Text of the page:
The University of Maryland fired athletic trainers Steve Nordwall and Wes Robinson, who bore the brunt of responsibility for failing to diagnose and treat offensive lineman Jordan McNair for heatstroke he suffered at a team workout May 29 and died of two weeks later, The Washington Post reported Wednesday.
A university spokesperson confirmed Wednesday the trainers, who had been on administrative leave since August, are no longer employed by the university. Neither Nordwall, who oversaw athletic trainers in all sports, Robinson, who was the head football trainer, nor their superior, David Klossner, responded to requests for comment.
At last Tuesday’s Board of Regents press conference in Baltimore, then-chairman James Brady recommended university President Wallace Loh reinstate head football coach DJ Durkin and retain athletic director Damon Evans but said the trainers were “not part of what we looked at,” despite their numerous mentions in the investigation into the Maryland football culture. Loh said Evans would be in charge of making that personnel decision.
The Post reported that the board had also recommended Loh reinstate Nordwall, who Maryland hired in 2014, and Robinson, who began in College Park in 2007. Throughout the investigation process, the university maintained it would wait until both reports were finalized to make personnel decisions, but the trainers’ extended time on administrative leave, even after Durkin’s firing last week, confused the media and many university stakeholders.
“It’s so typical of the leadership there,” one high-level Maryland athletics booster said. “They should have been the first two guys to go.”
Nordwall and Robinson’s missteps were outlined in both external investigations into the football program. Heatstroke has a 100 percent survival rate when quickly treated with cold water immersion, which sports medicine consultant Rod Walters concluded trainers never used on McNair. Walters’ report, which was released in late September, found trainers did not transport McNair indoors until 34 minutes after his onset of symptoms and did not call 911 until over an hour after the onset.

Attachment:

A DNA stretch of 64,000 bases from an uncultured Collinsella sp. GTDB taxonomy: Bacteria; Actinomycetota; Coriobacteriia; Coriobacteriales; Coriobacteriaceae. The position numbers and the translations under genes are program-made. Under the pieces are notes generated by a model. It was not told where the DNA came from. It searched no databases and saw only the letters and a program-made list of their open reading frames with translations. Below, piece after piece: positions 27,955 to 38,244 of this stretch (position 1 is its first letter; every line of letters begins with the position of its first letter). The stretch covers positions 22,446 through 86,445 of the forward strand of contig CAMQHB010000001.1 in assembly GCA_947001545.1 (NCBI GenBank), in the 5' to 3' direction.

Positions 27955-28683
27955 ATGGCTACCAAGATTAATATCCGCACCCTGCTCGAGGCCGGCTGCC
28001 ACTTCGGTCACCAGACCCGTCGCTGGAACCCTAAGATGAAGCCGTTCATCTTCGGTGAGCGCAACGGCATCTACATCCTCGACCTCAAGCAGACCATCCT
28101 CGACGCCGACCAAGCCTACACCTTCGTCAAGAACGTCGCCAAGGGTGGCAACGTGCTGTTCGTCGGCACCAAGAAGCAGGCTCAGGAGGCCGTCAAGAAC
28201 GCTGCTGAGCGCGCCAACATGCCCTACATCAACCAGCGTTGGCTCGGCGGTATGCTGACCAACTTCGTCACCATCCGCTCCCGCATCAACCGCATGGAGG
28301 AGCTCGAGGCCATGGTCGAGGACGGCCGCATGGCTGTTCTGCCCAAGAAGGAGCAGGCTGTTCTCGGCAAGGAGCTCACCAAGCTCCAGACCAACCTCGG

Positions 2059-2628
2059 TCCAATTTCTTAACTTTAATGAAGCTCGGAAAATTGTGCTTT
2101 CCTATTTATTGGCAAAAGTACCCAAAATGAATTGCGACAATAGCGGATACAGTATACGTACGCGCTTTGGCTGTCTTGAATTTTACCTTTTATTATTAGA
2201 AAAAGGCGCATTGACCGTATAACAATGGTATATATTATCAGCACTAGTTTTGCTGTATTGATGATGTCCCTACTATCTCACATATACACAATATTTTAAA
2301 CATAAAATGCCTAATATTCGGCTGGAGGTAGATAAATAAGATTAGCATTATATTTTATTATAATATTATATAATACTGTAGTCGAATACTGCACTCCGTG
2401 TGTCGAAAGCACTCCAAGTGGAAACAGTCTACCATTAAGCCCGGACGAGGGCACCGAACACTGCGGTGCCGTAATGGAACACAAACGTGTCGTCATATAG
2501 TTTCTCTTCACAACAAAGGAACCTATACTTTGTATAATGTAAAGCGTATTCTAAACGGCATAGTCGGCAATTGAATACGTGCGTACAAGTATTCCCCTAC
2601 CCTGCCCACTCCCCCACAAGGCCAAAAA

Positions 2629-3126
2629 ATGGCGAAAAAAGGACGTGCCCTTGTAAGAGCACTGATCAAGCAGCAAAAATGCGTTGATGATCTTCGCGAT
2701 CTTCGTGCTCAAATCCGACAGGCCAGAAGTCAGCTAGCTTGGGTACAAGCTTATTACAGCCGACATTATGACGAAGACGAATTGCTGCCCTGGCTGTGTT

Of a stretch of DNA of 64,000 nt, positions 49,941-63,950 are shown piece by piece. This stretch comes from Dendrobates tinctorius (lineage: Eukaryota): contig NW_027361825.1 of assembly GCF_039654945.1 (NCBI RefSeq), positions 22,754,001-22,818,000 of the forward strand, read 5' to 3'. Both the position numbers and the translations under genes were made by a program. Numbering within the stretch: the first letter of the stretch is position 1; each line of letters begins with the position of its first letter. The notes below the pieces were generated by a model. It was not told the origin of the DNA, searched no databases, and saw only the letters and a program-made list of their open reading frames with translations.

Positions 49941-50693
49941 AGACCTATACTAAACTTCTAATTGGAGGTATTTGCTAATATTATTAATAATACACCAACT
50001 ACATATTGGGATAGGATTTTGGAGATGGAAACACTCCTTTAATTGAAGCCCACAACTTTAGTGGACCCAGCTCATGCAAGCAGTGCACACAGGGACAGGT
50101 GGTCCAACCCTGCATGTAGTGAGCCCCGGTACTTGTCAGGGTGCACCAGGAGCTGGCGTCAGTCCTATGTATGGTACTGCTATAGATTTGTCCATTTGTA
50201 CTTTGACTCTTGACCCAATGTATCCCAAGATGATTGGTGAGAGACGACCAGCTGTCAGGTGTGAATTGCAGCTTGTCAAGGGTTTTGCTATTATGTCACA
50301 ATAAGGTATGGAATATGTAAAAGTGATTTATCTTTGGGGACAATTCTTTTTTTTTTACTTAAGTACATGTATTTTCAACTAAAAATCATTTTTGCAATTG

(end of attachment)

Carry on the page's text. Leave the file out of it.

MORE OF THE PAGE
When Robinson first instructed Nordwall to call 911, Nordwall instead called a team physician, who echoed Robinson’s command. And after calling 911, no one met or directed the ambulance outside Gossett Football Team House, further delaying McNair’s treatment.
Even once trainers began to realize McNair should be cooled, they failed to do so aggressively. Rather than use cold water immersion, they initially cooled McNair by applying ice packs to his groin and armpits, which is a secondary and less effective treatment method. Robinson said that due to McNair’s stature, trainers were afraid to place him in a cooling tub for fear of him drowning.
The trainers weren’t placed on leave until after ESPN’s Aug. 10 report outlining some of their mistakes, despite Walters having told university administration of their failures during a preliminary phone call July 27, and evidence from 911 records released prior to that showing they had failed to realize the severity of McNair’s condition.
The ESPN report said Robinson yelled to other trainers, “Drag his ass across the field,” when McNair initially struggled to recover from attempting to complete 10 110-yard sprints, but witness reports presented by Walters differed regarding Robinson’s exact wording.
In the second investigation examining the team’s culture, players gave trainers mixed reviews and the committee found organizational dysfunction within the training staff.
One player called Robinson, “the worst fucking trainer I have ever seen.” Another said he would often assume players were “faking it.” But some other players felt Robinson was “unfairly scapegoated.”
The eight-person task force found that a lack of oversight in the athletic department led to the training staff acting largely unsupervised.
Disagreement and confusion between Nordwall and Klossner in early 2016 led to Klossner stopping his supervision of Nordwall, and there was conflict within Robinson’s football training staff, the report concluded.
Robinson responded to most player’s complaints in the report by saying that he did not remember those accounts, and also that they could not be true because they were regarding decisions that only a team physician has the authority to make.
Loh had previously said the school’s current sports medicine model — in which the training staff is overseen by physicians but reports directly to university employees like Nordwall and Klossner — was adequate and does not allow for interference by coaches, and his office had shot down a proposal in 2017 to change to the independent model.
But last Tuesday, he accepted the board’s recommendation that the university system move to an independent medical care model — which is not the norm in college athletics but is the model that most conforms with NCAA guidelines and best practices — in which trainers report directly to physicians employed outside of the university rather than other university-employed staff, to avoid trainers potentially being influenced by coaches.